Tomorrow afternoon, the Public Education Committee will sit down together in Austin to discuss the fate of House Bill 1190.
This bill, if passed, will reduce the current mandatory minimum price for a state-approved defensive driving class from $25 to something as low as $3.
Though this may initially sound like a good thing for Texas drivers, consider for a moment what will happen after it’s passage.
BAD FOR THE TEXAS ECONOMY
HB 1190 is one more example of government hurting small businesses to make more money for the big ones.
Many of the driving safety schools in Texas
At present there are several small, locally owned defensive driving schools across Texas. Some of these — like Comedy Guys Defensive Driving — are large, with both live classes and online courses. Most them, however, are very small operations: perhaps one guy or even a married couple who teach a class once a week or so to supplement their income. Many of the driving safety schools in Texas are the very definition of “mom and pop” businesses.
If HB 1190 passes, these small businesses will be wiped out.
Texas driving safety schools currently pay $2.70 to the state for each defensive driving certificate. Lowering the minimum cost so drastically will force the small businesses out of existence as their profits dry up to next to nothing.
It’s very likely that live, in-person defensive driving classes may cease to exist altogether, leaving consumers with online defensive driving and nothing else.
The only driving safety schools that can survive such a slash in prices are the handful of the biggest companies — many of them national companies based in other states. Profits paid to these companies leave Texas and benefit local economies outside of our state.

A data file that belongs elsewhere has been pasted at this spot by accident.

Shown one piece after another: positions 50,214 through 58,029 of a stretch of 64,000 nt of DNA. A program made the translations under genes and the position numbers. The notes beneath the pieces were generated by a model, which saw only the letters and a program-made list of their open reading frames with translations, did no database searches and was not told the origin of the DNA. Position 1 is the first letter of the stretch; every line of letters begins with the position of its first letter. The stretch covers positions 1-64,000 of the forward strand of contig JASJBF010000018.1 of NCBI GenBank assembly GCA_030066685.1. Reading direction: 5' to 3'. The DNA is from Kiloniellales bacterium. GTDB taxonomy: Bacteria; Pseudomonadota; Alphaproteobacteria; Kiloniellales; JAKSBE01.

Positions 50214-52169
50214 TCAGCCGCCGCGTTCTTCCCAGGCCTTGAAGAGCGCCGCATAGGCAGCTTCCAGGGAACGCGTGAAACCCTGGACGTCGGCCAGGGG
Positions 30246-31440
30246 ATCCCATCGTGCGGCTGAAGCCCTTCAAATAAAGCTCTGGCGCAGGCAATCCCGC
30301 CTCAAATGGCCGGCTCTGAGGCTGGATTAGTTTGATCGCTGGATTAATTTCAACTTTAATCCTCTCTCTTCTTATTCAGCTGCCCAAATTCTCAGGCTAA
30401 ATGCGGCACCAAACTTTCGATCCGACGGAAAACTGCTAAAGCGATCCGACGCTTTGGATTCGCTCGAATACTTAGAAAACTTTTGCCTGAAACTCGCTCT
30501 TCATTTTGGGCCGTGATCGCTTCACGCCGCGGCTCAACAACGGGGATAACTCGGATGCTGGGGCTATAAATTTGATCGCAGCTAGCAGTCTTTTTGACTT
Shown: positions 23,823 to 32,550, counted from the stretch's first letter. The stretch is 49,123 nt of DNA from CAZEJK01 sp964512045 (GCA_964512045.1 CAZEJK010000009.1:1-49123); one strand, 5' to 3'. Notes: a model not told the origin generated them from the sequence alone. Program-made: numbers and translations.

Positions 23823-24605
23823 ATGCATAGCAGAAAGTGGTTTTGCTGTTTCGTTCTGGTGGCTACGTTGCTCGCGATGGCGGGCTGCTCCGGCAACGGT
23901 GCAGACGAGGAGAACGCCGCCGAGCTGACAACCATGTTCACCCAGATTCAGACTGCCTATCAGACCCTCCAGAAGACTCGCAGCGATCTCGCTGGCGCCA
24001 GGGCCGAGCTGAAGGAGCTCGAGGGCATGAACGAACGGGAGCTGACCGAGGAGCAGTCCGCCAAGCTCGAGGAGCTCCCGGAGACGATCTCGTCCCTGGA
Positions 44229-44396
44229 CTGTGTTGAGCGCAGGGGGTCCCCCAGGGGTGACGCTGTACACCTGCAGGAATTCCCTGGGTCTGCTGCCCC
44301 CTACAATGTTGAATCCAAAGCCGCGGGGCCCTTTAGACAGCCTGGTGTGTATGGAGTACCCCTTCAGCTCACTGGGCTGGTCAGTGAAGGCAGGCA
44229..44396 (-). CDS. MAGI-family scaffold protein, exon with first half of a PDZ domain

BAD FOR TEXAS ROADS
Defensive driving classes — or driving safety courses, as the Texas legislature calls them — were begun to make Texas drivers better trained and Texas roads safer.
For many drivers, defensive driving is the only kind of training they receive after getting their licenses. We are the ones who warn them about the dangers of distracted driving, instruct them about the latest practices and research, and inform them about changes to laws.
If HB 1190 is permitted to wipe out most of the defensive driving schools, the few that remain will have less competition forcing them to do this job well. The only schools that can survive under this measure are the cut-rate, poor quality online courses that couldn’t care less about you and your safety on the road.
Do you really think some corporation based in California is going to care about how safely Texas drivers handle their cars?
Moreover, being large, impersonal, and probably far away from their customers, the few big course providers that remain if HB 1190 passes will have less reason to treat customers like more than just sources of income. Anyone who’s ever dialed a customer service number and talked to an impersonal voice halfway round the world already knows how that kind of remoteness ruins customer service. HB 1190 would make defensive driving just one more cold, impersonal business.
STILL TIME TO FIGHT
Time is running out, but it’s not gone yet.
There’s still time to sign a petition to stop HB 1190. Any Texas driver can sign this petition, and everyone who benefits from our driving safety courses should. And that includes every Texas driver: even those who’ve never taken a driving safety course benefits when the driver in the next lane has.
And contact the members of the Public Education Committee and tell them to oppose HB 1190.
Use social media such as Twitter, Facebook, and Google Plus to ask your friends to also oppose this proposed legislation. On Facebook, you can even “like” the Stop Texas HB 1190 page.